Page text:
Assay species

Sesbania exaltata has been used for local lesion assay. Crotalaria spectabilis also appears suitable.


Many isolates differ in symptomatology and herbaceous host range. Some are more rapidly invasive in Prunus than others.

Transmission by Vectors

No vectors are known. The virus is pollen-borne in cherry and infects healthy trees, in low percentage, when they are pollinated with infected pollen (George & Davidson, 1964).

Transmission through Seed

Occurs in up to 70-80% of the seeds of Prunus species, although differentiation from prunus necrotic ringspot virus is not clear in some reports (Megahed & Moore, 1967).

Transmission by Dodder

Not tested.


The virus is moderately immunogenic. Antiserum in rabbits is produced more efficiently by intramuscular injection of virus emulsified in Freund’s incomplete adjuvant than by intravenous injections. Injections are more efficient at 3-4 day intervals than at longer intervals. The virus reacts well in agar double diffusion tests, giving a single line of precipitate, and gives a granular precipitate in liquid tests (Fulton & Hamilton, 1960).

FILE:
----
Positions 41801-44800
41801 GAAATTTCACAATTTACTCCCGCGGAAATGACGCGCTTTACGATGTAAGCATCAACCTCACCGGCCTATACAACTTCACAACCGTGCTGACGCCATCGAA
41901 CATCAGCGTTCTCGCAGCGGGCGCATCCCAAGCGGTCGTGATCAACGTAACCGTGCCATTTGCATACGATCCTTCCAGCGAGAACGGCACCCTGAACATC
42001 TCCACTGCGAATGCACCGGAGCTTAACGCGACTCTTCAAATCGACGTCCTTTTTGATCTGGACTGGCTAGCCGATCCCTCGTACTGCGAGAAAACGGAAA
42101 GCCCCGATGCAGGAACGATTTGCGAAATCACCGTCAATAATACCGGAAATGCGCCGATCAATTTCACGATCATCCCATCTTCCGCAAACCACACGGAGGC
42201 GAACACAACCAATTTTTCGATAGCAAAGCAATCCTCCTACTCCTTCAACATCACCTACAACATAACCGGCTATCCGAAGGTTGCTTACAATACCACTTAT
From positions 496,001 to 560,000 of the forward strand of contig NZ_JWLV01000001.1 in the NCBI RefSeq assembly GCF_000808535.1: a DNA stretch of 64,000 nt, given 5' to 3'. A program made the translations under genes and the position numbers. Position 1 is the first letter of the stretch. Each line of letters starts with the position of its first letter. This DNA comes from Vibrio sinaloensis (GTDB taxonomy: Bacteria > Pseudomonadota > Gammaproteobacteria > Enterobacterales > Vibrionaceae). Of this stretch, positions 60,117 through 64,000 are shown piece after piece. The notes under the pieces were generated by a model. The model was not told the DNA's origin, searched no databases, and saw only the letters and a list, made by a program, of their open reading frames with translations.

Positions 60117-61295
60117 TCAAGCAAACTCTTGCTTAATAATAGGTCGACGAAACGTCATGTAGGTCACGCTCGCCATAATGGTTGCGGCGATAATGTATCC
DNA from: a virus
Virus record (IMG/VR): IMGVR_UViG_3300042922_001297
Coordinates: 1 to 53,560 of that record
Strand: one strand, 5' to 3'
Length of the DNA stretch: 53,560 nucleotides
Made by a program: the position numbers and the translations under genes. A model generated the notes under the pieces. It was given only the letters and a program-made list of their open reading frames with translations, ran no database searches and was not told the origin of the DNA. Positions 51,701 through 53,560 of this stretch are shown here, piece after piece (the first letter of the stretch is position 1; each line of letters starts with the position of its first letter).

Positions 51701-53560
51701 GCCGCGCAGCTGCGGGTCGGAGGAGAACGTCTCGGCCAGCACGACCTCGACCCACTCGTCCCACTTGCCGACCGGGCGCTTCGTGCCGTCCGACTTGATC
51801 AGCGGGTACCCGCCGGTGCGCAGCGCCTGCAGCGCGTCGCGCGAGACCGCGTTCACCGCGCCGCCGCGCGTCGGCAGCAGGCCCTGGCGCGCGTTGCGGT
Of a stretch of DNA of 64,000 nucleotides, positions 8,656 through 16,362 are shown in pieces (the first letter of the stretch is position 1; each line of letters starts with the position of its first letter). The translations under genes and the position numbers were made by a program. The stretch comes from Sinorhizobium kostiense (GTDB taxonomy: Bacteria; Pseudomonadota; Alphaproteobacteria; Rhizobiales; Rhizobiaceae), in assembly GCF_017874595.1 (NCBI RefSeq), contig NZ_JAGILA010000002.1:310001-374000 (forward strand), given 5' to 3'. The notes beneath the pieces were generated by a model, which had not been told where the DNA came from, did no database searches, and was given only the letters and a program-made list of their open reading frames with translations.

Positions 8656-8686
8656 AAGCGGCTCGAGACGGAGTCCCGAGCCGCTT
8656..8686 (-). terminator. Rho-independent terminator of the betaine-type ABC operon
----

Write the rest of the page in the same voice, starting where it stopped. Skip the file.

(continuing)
Chlorotic ringspot and yellow mosaic viruses of cherry are identical or closely related to prune dwarf virus (Kegler, 1965; Nemeth, 1965). It may occur with, and somewhat resembles, prunus necrotic ringspot virus, but there is no serological cross-reaction between these two viruses (Fulton & Hamilton, 1960).

Stability in Sap

In undiluted cucumber sap about half the infectivity is lost in 30 sec. In sap diluted with phosphate buffer the maximum longevity is 15-18 hr. Infectivity is stabilized in extracts by including both Na-diethyldithiocarbamate (0.01 M) and cysteine hydrochloride (0.005 M) in the extracting buffer. With infectivity chemically stabilized, thermal inactivation points (10 min) ranged from 45 to 54°C for different isolates (Waterworth & Fulton, 1964). Virus in tissue withstands rapid freezing to -78°C, but not slow freezing (Fulton, 1957b).